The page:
We then performed the improvisational theatre exercise in nonverbal communication described in slides 12-13. We started with small groups of up to 10 participants and instructed them to count to 20. We provided the following rules:

  • Individuals could only speak using numbers during the exercise.
  • No one person could say more than a single number in a row (i.e., they had to take turns).
  • If a participant said anything other than a number, repeated a number, skipped a number, or talked at the same time as someone else, the group had to start over at one.

The goal of the exercise was to teach the group members to use nonverbal cues to anticipate their turn to count. We reminded participants that this exercise was as much about silence in communication as about effectively reaching the objective.

This task was not difficult for groups that knew each other well. Often, group members discovered that they could raise a hand or wave prior to counting the next number. This allowed them to achieve the objective rapidly. To make the exercise more difficult, we then combined several small groups to form a larger group. We also asked everyone to close their eyes and start again. Eventually, group members used a clap or other sound to indicate that they were next to count. This was one way to achieve the objective without visual cues.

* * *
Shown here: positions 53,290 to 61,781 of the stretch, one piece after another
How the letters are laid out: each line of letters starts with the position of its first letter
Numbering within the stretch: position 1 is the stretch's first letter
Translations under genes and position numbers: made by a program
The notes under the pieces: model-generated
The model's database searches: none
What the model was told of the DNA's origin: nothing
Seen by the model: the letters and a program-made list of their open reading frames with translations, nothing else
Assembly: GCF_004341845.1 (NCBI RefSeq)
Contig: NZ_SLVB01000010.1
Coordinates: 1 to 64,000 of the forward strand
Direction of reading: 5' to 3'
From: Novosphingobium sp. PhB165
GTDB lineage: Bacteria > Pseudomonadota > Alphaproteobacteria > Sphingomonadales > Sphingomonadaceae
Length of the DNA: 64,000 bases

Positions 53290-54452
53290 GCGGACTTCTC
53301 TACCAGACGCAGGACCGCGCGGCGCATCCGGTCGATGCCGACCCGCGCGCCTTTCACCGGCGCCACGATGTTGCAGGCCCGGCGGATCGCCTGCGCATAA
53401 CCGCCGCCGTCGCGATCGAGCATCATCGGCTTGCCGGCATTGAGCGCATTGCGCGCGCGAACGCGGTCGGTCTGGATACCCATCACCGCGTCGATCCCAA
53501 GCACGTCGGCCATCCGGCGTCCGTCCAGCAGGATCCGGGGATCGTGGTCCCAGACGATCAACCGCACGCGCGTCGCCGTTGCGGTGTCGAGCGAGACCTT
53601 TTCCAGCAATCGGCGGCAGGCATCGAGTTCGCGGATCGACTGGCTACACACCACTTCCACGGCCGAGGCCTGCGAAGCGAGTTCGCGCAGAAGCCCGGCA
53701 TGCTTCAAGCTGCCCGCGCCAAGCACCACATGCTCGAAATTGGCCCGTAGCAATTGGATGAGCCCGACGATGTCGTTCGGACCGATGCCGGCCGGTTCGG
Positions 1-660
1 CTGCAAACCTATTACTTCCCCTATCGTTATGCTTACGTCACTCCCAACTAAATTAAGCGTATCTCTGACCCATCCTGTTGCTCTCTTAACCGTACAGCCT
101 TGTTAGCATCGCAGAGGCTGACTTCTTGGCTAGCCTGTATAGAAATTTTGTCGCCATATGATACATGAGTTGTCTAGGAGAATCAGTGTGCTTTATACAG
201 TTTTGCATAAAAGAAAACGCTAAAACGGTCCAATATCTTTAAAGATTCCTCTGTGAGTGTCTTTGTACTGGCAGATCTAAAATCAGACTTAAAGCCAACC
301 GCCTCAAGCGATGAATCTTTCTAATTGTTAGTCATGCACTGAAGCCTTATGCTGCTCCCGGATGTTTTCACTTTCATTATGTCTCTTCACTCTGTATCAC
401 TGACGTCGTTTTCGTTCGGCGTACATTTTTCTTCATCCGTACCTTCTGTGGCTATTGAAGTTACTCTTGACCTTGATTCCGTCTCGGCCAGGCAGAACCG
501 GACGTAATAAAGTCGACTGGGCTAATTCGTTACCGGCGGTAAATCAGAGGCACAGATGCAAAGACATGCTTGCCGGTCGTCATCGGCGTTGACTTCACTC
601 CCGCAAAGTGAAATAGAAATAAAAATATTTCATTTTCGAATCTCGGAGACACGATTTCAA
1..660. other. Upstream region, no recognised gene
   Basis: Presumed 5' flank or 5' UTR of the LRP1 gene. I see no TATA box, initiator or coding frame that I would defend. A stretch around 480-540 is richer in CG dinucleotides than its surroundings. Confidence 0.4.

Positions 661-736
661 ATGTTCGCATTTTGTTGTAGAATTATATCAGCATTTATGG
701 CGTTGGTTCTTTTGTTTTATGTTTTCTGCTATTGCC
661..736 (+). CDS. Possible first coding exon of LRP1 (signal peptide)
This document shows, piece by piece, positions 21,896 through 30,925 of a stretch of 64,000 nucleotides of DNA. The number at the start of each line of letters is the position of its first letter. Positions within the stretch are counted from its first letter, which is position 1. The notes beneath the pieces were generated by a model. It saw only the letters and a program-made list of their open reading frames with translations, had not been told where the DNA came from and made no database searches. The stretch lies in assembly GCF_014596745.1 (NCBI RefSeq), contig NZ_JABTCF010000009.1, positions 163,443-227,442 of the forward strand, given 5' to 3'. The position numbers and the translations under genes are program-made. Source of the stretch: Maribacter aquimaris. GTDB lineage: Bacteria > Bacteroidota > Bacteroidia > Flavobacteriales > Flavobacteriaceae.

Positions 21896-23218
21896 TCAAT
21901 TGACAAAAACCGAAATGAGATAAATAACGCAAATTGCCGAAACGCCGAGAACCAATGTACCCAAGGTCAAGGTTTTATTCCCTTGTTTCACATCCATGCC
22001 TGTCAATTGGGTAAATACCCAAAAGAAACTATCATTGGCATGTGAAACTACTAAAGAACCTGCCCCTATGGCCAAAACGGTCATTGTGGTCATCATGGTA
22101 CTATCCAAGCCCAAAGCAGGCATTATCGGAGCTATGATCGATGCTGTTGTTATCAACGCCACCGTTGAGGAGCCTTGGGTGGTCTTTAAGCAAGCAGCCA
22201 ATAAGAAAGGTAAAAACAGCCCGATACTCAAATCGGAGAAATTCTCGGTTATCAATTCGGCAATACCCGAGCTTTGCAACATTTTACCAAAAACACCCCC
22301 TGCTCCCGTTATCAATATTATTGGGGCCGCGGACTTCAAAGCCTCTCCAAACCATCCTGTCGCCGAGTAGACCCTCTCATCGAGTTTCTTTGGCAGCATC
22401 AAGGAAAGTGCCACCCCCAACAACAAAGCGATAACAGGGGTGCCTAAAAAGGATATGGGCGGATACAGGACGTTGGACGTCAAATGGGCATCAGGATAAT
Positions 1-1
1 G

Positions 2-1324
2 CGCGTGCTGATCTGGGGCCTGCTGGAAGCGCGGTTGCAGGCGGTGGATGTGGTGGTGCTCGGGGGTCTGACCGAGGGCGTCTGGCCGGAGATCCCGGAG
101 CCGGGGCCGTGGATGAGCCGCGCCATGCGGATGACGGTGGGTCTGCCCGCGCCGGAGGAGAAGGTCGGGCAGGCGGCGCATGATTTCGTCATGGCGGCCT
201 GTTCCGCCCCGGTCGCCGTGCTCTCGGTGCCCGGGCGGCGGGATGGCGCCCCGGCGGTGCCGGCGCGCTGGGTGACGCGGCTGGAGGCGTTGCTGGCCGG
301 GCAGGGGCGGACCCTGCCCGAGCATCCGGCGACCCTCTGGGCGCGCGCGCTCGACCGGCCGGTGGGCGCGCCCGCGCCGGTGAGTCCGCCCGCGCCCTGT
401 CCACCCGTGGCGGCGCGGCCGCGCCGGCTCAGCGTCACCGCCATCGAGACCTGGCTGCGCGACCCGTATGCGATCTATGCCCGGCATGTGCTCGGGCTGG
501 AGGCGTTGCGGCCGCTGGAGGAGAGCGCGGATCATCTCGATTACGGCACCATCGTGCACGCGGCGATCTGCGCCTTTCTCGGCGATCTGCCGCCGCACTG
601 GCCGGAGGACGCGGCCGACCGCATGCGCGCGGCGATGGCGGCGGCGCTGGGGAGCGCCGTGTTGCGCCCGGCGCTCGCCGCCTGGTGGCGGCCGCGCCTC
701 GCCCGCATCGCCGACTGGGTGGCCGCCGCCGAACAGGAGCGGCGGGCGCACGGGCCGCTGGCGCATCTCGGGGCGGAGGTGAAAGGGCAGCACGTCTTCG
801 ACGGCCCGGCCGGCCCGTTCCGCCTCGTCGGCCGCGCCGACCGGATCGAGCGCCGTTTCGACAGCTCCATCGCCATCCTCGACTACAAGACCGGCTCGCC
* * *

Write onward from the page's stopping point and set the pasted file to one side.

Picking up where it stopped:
The final nonverbal communication exercise we employed (slides 14-19) was a series of tongue twisters. We chose one or two of the tongue twisters depending on the available time. The purpose of the tongue twisters was to emphasize precision in language rather than speed. We encouraged participants to read the tongue twisters out loud as a large group, slowly, with precise articulation of consonant sounds. The deliberate speed required to speak these tongue twisters seemed slow, but we suggested that this pace better approximated the speech rate needed to have difficult clinical conversations without being misunderstood.

Conflict Resolution Workshop
We combined the above didactic, small-group, and reflective exercises into a single workshop of 120-180 minutes, as shown in Table 1.

Table 1. Sample Workshop Agenda
Time
Topic
Appendix
5 min.
Introduction, review of goals and objectives.
10-15 min.
Small-group conflict resolution case discussion one. Participants are given a challenging and emotional topic on which to negotiate and come to a consensus conclusion.
C
15 min.
Small groups report and debrief. Groups report their consensus decision and review the challenges that faced them in approaching the topic.
5-15 min.